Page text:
Nursing Knowledge, Attitudes, and Practice Regarding Cue-Based Feeding with Premature Infants

Thursday, 15 July 2010

Harriet D. Miller, PhD, ARNP1
Jennifer Francis, RN2
Pauline Casey, OTR/L2
Ann Dia-Albertini, MD2
Patrice L. Hatcher, RNC, BSN, MBA2
Jane Klaus, LPN2
Sue Watson, BSN, RN, IBCL/CRLC2
1Advanced Practice Nursing & Research, Orlando Health, Orlando, FL
2Winnie Palmer Hospital for Women and Babies, Orlando Health, Orlando, FL

Learning Objective 1: The learner will be able to identify the elements of cue-based feeding practices with premature infants.

Learning Objective 2: The learner will be able to objectively document cue-based feeding practices with premature infants.

Current feeding practices are inconsistent with identifying when premature infants are ready to nipple feed.  In addition, verbal communication and documentation of how the premature infant nipple fed is rather subjective.  Developing an assessment tool to determine the readiness for nipple feeding that is standardized may improve practices for nutrition in the premature newborn population.  The investigators have developed a program of documentation based upon cue-based feeding.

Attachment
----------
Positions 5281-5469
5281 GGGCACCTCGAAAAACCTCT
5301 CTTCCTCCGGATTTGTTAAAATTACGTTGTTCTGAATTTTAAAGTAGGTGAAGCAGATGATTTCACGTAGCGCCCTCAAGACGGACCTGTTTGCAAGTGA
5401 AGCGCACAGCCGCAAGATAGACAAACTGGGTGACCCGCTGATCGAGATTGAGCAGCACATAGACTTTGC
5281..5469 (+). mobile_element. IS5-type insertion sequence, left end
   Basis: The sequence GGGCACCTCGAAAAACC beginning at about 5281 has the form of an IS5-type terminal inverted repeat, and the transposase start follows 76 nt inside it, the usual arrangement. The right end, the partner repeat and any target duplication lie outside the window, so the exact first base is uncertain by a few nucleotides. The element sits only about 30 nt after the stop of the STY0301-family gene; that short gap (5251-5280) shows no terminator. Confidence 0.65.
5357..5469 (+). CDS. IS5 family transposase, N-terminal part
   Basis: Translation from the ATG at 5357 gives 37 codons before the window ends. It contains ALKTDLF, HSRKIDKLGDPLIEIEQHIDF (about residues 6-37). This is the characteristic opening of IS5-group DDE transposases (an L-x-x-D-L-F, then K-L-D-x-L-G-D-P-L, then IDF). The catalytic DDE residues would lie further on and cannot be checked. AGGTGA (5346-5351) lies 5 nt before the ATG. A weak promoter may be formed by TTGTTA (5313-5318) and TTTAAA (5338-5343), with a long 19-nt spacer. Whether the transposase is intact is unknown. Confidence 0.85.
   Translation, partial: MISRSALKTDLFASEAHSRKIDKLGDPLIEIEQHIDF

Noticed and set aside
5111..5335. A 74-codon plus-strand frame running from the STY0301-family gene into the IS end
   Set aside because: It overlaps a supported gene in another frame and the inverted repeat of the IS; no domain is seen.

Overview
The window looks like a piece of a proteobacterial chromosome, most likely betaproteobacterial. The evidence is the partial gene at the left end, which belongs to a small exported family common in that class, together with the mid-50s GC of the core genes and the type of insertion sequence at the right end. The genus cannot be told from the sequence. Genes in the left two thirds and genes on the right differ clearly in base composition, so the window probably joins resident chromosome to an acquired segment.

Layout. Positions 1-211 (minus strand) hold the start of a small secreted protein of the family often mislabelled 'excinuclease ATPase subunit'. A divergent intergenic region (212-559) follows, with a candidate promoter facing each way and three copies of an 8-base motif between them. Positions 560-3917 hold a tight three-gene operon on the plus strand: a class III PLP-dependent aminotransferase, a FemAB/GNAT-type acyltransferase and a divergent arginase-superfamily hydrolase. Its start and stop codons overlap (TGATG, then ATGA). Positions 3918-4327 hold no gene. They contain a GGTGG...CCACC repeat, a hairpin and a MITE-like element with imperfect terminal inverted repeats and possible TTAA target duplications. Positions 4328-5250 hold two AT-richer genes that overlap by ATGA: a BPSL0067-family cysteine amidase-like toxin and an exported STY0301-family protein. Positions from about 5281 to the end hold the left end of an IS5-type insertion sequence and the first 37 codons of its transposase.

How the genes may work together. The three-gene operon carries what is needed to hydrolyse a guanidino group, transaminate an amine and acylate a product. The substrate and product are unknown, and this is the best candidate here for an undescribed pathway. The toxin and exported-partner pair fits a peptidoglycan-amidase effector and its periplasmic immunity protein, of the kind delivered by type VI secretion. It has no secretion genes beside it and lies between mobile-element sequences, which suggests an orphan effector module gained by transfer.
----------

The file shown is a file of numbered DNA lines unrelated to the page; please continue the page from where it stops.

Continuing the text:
Purpose: To determine the knowledge, attitudes, and practices of registered nurses in regard to cue-based feeding practices with premature infants and nipple feeds.
Design:  A prospective, quasi-experimental design. 
Methods: A cue-based feeding survey will be conducted with a sub-set of forty nurses who work in a Neonatal Intensive Care Unit in central Florida.  The survey will be administered twice.  Once at baseline, before the educational training session entitled “Cue-based Feeding with Premature Infants” is released, and secondly in three months after the program’s initiation.  The nurses will then begin using the Cue-based Feeding Tool designed to assess and report readiness of the premature infant to nipple feed.    The Cue-based Feeding Tool is a collection tool which allows seven highlighted areas to be historically and objectively graphed with each feed.  At the end of the three month period, the nurses will complete an evaluation form to obtain feedback of the tool. 
Results: No findings are available at present.
Conclusion: The survey results will be used to provide further educational direction regarding premature infant readiness to nipple feed and use of the Cue-based Feeding Tool.